Figure 6
figure 6

Alignment of selected members of the 8.9 kDa family of hard ticks. The asterisk (*) shows the 6 conserved cysteines. The sequences obtained from the NR database are indicated by 5 letters (3 from the genus and 2 from the species name) followed by the NCBI accession number. Remaining sequences were deduced from dbEST and are available from Francischetti et al. [8].

5.3 kDa family

This family of peptides was initially found in I. scapularis, where some members were up regulated in ticks infected with Borrelia burgdorferi, suggesting a role in immune responses to bacteria [13]. Two sequences (RS-968 and RS-402) of the R. sanguineus sialotranscriptome matched with this family.

Metastriate one-of-each family

While many tick salivary proteins belong to multi gene families, a previous family, specific to metastriates, was described which appears to have only one member per metastriate species. The R. sanguineus sialotranscriptome seems to break this rule by providing evidence for three proteins of this family (RS-757, RS-671 and 935). Alignment of these three proteins with other similar metastriate proteins reveals absolute conservation of two cysteines, one tryptophan, one proline, three glycines and one valine residues, plus several other conserved substitutions (Figure 7). PsiBLAST of the R. sanguineus sequences against the NR database with the addition of the deduced tick proteins described before [8] retrieves only hard tick protein, suggesting that this protein family definitely belongs to Ixodidae.

Figure 7
figure 7

Alignment of the one-of-each family of metastriate proteins. Blocks of identical amino acids are shown in yellow background; conserved cysteines are shown in black background; other conserved amino acids are shown in blue background. Sequences from R. s sanguineus start with RS-. Other sequences were obtained from Francischetti et al. [8].

Metastriate acid tail family

RS-907 and RS-881 are similar to R. microplus and Amblyomma proteins that have an acidic tail. PsiBLAST of these proteins against the NR plus tick protein data sets recovers only tick proteins thus this appears to be a tick specific protein with unknown function.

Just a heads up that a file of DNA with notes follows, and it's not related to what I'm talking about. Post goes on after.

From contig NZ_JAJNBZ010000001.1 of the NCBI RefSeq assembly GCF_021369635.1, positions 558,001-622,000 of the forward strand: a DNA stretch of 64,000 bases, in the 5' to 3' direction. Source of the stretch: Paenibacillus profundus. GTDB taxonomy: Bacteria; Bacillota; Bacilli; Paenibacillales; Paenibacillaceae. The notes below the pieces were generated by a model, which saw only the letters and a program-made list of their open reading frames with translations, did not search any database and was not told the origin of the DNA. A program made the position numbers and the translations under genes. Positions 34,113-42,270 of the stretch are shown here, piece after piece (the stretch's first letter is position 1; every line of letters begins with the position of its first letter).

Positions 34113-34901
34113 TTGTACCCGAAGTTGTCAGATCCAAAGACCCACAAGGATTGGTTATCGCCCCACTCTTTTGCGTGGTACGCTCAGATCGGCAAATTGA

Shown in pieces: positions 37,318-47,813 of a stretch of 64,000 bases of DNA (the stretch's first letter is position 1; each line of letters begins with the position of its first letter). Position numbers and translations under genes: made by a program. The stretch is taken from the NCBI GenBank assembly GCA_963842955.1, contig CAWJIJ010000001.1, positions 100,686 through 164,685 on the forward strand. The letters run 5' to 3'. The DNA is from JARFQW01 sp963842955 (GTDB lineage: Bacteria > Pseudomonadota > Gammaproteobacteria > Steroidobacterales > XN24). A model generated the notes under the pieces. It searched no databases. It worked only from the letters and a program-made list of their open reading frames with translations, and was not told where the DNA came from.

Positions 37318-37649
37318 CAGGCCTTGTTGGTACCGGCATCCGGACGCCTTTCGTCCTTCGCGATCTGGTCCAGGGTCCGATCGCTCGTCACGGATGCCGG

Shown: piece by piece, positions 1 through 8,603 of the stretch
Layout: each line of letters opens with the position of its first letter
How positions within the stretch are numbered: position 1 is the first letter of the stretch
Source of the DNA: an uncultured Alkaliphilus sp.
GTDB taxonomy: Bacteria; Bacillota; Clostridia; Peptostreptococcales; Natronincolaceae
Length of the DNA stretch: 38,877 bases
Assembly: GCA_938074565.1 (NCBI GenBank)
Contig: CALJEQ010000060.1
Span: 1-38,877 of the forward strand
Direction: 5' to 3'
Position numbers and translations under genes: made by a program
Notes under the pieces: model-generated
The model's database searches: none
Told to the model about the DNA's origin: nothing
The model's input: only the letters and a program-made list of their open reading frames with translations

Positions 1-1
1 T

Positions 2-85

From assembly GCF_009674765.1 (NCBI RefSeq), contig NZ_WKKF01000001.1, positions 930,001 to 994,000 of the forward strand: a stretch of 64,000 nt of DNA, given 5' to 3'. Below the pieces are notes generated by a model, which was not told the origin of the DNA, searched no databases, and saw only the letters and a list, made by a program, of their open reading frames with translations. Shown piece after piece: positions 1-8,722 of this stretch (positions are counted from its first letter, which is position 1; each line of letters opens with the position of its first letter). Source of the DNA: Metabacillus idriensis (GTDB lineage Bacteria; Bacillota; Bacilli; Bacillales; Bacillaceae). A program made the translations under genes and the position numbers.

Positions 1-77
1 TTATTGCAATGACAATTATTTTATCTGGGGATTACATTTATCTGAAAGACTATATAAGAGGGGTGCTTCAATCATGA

Other putative secreted proteins

Additional file 2 describes 11 proteins annotated as putative secreted. Some of them match previously described tick proteins that have not been characterized as a protein family due to lack of members in different species. It is possible that they may be recognizable as members of protein families as more transcriptomes/genomes are annotated, or they may represent R. sanguineus proteins resulting from genes under accelerated divergent evolution. It should also be noted that some of these proteins may represent annotation artifacts of 3' UTR's, or may represent the truncated carboxyterminus of known proteins, because their membrane domains will often appear as a signal peptide. Additionally, four proteins with putative signal peptide were highly conserved, and accordingly, may represent housekeeping proteins with hormonal or extracellular matrix functions.

Differential expression among the two libraries

The EST abundance and assembly derived from two libraries, one made of mRNA from ticks feeding for 3-5 days (early to mid library, RsSGL1) and the other from ticks feeding for 5 days (mid library, RsSGL2) is depicted in Additional file 1. Comparison of the abundance of ESTs contributing to each contig in Count Libraries by chi square analysis allowed for the identification of some genes that are significantly differentially represented among the two libraries.